None of Paralympics YouTube videos are captioned. While US Paralympics YouTube videos included captions, those were auto captions generated by a machine and did not meet the captioning quality standards.

Regardless of complaints from deaf and hard of hearing viewers about the lack of captioning access for their streaming YouTube videos, they were ignored by Paralympics organizers and were even insulted by some hearing spectators.

Here are some examples of the Paralympcis closing ceremony video comments.

Paralympics YouTube video comments

The first screenshot has the following excerpt:

  • Patrick Hennings: “Where are the subtitles??? We have a lot of disabled people, they need the subtitles!”
  • raidwipe: “Hit the red button for subtitles. Or actually be in the stadium on the big screens. Or go to more 4.”
  • svknyc: “There’s no red button. Also, auto captions are not acceptable. Good quality captions made by human professionals are as important as providing good quality audio.”
  • raidwipe: “Just hit the red button for them to appear.”

It’s the common response we deaf and hard of hearing people got from YouTube video viewers that the red button would “appear”.

Here’s another screenshot from that YouTube comments page:

Paralympics YouTube video comments

It has the following excerpt:

  • Ardonniskriming: “Firstly, there is no RED button, the subtitles should be made by subtitler not automatic voice recognition. Secondly, for those who can’t make to big screens, the YouTube should have subtitles included. Are you telling us that Big Screens has subtitles? When we visited there there was only SL interpreter!”
  • raidwipe: “Firstly, there is. Secondly, there was two screens with subtitles and two screens with Sign language, you must have missed two of the four big screens.”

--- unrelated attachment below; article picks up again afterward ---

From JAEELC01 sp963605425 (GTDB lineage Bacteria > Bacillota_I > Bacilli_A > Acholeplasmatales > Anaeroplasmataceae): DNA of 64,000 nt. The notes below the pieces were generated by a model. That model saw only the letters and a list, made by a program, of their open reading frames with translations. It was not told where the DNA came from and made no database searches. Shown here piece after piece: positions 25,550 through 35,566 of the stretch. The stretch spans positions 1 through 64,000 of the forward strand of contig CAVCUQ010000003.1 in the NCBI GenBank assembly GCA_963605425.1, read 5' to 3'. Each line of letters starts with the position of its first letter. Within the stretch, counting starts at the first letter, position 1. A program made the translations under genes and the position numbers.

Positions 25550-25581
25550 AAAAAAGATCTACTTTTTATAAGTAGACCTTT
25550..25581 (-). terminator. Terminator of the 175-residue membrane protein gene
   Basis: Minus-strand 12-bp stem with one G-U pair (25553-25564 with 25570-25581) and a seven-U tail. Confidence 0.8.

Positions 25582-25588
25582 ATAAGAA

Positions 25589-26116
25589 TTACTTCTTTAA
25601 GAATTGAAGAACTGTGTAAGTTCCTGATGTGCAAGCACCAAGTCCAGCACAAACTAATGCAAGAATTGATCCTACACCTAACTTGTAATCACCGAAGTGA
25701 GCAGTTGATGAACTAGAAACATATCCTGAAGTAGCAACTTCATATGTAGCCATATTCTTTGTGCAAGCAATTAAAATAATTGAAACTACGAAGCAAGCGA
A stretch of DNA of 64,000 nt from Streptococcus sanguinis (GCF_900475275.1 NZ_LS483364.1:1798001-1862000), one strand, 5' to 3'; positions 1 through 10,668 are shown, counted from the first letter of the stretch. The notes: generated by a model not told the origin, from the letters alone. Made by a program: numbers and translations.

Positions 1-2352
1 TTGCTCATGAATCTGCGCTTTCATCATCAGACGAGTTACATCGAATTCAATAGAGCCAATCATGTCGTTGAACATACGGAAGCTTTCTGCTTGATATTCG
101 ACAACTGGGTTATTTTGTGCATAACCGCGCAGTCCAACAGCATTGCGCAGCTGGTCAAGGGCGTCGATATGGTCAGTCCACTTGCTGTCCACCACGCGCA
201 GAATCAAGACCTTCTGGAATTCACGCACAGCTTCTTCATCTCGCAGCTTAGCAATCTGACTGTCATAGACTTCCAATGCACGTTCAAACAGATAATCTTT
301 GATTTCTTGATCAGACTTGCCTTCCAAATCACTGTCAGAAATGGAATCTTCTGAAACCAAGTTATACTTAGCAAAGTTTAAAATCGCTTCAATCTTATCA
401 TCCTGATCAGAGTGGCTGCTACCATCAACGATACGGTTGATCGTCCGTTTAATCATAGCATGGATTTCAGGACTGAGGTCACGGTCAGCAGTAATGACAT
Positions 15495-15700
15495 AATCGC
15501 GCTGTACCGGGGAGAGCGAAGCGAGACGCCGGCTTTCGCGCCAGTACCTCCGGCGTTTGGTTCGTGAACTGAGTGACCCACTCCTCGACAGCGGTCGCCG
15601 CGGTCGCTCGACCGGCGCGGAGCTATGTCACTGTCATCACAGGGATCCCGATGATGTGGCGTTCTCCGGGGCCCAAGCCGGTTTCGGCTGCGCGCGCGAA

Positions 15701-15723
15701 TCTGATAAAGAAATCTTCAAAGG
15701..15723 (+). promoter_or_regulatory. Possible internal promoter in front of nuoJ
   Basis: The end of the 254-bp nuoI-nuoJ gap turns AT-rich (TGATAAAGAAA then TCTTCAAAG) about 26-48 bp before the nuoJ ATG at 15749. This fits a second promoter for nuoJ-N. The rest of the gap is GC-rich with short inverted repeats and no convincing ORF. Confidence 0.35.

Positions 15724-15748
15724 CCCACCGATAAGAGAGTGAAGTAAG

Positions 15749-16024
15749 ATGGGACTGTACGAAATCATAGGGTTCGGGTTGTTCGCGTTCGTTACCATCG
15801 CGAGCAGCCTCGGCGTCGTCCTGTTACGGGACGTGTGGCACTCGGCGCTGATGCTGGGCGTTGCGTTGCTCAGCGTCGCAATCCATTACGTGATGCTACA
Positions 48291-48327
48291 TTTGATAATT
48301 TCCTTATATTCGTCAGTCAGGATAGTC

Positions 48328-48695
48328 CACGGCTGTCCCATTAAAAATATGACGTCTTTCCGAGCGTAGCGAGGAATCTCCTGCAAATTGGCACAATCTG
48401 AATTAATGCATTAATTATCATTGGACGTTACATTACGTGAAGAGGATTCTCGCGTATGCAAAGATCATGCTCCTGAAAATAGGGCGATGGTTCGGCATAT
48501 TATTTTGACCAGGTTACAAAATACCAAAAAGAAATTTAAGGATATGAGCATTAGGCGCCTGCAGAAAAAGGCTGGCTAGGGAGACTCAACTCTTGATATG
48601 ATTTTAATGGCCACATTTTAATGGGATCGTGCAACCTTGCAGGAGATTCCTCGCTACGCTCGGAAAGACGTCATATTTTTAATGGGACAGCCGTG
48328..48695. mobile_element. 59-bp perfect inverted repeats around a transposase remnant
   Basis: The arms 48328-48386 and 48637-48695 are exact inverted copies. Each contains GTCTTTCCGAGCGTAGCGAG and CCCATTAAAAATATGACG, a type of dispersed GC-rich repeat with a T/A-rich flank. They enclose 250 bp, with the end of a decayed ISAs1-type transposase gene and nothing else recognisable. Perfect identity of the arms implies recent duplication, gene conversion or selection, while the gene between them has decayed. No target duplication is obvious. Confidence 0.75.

• Ardonniskriming: “Sorry, but there is no RED button in this You Tube.”
  • raidwipe: “Sorry, but you seem to be blind.”
  • Ardonniskriming: “I resent this and will raise this directly with Paralympic Committee. I am not the only one commenting on the lack of subtitles here.”

Whoa! It was enough that hearing people assumed about the red button for captions/subtitles that does not exist, it was way out of line to insult deaf people by saying that they must be blind because they could not see the button! This was not in spirit of Paralympics to treat deaf and hard of hearing people like that.

Also, it was ironic that Paralympics opening ceremony had a part about human rights, and yet the organizers did not seem to recognize the human rights of hundreds millions of deaf and hard of hearing people to have access to aural information via good quality captions/subtitles. Also, hearing people would benefit from that access for various reasons.

While I applaud athletes with disabilities participating in Olympics and Paralympics, I wonder how they could arrive to the city and get around – were public transportation, hotels, and other venues fully accessible to them? This is the main priority for athletes and spectators with disabilities to enjoy the games. There were complaints about wheelchair users sitting separately from their families at venues, for example. It seems that more money was spent on lavish events and other things than basic accessibility. Also, leaving out many deaf and hard of hearing people by not providing them with access via good quality captions was the major insult to them.

Below is an embedded YouTube video that has no captions. It’s one of many other online Olympics and Paralympics videos that also not accessible.

Does anyone see the red closed caption button, by the way?